Sources of Energy. pp.145-151. Nearly all the energy on Earth comes originally from the sun. Plants get energy for photosynthesis from sunlight. Animals get energy from food, including plants. Over time plant and animal remains changed into coal, oil and natural gas.
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Coal, oil and natural gas are called fossil fuels because they take millions of years to be created, like fossils.
Fossil fuels are nonrenewable resources because we are using them much faster than they can be replaced.
They will run out!
Burning fossil fuels releases pollution into the air.
Coal comes from plants alive millions of years ago.
Oil and natural gas come from animals and bacteria from millions of years ago.
Nuclear energy comes from releasing the energy that holds the nucleus of a uranium atom together.
This releases lots of heat (thermal energy).
The nuclear fuel is still radioactive for millions of years after it’s removed from the power plant.
Uses the potential energy of water to generate electricity.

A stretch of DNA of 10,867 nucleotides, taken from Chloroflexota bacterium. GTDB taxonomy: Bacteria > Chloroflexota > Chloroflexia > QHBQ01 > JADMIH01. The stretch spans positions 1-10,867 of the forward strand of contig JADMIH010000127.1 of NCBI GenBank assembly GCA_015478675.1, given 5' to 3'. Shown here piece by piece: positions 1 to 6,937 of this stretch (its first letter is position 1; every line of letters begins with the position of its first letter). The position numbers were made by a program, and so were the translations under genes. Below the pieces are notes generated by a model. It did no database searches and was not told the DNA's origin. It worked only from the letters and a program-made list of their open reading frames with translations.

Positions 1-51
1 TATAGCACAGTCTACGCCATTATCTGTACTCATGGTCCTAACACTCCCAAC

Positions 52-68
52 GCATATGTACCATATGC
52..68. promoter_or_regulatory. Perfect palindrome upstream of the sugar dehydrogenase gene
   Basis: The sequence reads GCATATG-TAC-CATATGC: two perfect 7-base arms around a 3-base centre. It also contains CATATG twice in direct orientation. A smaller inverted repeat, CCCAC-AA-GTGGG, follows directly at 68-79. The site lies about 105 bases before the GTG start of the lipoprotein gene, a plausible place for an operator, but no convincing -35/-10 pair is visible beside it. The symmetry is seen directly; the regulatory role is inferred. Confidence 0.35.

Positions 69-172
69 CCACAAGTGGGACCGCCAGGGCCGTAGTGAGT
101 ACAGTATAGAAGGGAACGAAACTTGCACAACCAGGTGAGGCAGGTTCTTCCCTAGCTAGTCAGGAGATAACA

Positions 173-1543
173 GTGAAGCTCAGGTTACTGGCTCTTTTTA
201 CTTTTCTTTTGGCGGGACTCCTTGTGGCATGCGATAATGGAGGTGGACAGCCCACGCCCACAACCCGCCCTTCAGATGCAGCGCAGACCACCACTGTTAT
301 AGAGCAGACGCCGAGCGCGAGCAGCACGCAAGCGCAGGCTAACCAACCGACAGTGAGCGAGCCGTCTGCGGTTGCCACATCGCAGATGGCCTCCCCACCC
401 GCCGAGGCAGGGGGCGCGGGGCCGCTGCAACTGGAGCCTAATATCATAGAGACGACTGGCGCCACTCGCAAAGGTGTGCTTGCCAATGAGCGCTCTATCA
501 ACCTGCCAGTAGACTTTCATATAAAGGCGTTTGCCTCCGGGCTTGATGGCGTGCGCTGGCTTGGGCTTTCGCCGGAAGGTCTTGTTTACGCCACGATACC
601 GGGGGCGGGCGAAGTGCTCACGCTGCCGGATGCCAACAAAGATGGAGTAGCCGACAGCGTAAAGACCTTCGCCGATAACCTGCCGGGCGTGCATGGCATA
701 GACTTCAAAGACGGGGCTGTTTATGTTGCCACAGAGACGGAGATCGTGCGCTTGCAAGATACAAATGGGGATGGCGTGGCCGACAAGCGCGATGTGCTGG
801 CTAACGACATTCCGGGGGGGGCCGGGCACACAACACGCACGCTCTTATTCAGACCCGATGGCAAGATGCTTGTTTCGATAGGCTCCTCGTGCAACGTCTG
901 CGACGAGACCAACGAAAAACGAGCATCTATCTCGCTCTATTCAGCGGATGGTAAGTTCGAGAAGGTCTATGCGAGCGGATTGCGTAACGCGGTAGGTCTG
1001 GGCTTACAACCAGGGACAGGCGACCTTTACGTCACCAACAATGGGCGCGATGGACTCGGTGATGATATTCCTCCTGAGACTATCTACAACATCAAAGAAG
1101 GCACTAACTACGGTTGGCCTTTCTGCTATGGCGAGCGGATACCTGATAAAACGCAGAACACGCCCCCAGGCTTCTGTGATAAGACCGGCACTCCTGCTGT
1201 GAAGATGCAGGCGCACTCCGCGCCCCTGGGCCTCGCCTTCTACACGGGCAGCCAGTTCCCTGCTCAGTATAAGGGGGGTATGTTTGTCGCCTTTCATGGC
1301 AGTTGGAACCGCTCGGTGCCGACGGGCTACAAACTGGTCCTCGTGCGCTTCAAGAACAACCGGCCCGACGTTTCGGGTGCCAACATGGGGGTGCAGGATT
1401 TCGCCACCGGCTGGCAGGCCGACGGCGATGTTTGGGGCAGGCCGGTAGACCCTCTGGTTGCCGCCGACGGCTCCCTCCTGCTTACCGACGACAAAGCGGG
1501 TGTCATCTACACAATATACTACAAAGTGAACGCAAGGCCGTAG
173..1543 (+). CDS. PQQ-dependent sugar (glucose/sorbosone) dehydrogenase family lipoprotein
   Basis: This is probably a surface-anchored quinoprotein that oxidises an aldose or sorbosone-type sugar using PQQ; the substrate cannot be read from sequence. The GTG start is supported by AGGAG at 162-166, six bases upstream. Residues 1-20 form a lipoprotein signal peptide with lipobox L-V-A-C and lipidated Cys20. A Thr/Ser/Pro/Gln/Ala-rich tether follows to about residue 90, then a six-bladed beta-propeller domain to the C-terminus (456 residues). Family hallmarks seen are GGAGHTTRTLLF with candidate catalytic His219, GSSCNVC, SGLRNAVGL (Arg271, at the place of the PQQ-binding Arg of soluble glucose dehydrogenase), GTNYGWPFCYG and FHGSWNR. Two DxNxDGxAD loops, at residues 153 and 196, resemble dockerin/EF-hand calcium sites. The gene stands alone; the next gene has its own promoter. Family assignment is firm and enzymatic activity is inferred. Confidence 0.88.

The water has to be stored by a dam. Then it passes through the dam’s generators.
Hydroelectricity is a renewable resource because the source can be replaced.
Inexhaustible means they can never run out!
Examples include solar power, wind power and geothermal energy.
These are also called alternative resources.
Limited amounts left
Need large amounts of fuel
Releases lots of pollution
Leaves lots of ash/residue
Limited amounts of uranium
Leaves radioactive waste
Can harm fish swimming upstream
Drought can lower water level too low to generate power
Expensive to build
Need sunlight (night, clouds)
Needs large spaces
Depends on weather
Needs large spaces
Can kill birds
Not pretty to look at
Not available everywhere